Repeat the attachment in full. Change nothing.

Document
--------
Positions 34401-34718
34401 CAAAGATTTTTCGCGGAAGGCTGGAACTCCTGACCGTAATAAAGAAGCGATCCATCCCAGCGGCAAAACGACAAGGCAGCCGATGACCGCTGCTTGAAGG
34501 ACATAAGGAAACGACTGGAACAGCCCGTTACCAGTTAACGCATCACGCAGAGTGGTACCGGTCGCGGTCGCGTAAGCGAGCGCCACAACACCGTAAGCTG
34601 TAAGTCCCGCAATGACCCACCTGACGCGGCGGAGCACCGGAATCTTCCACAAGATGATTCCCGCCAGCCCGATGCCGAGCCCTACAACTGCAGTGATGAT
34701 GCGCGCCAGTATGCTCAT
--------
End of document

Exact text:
Positions 34401-34718
34401 CAAAGATTTTTCGCGGAAGGCTGGAACTCCTGACCGTAATAAAGAAGCGATCCATCCCAGCGGCAAAACGACAAGGCAGCCGATGACCGCTGCTTGAAGG
34501 ACATAAGGAAACGACTGGAACAGCCCGTTACCAGTTAACGCATCACGCAGAGTGGTACCGGTCGCGGTCGCGTAAGCGAGCGCCACAACACCGTAAGCTG
34601 TAAGTCCCGCAATGACCCACCTGACGCGGCGGAGCACCGGAATCTTCCACAAGATGATTCCCGCCAGCCCGATGCCGAGCCCTACAACTGCAGTGATGAT
34701 GCGCGCCAGTATGCTCAT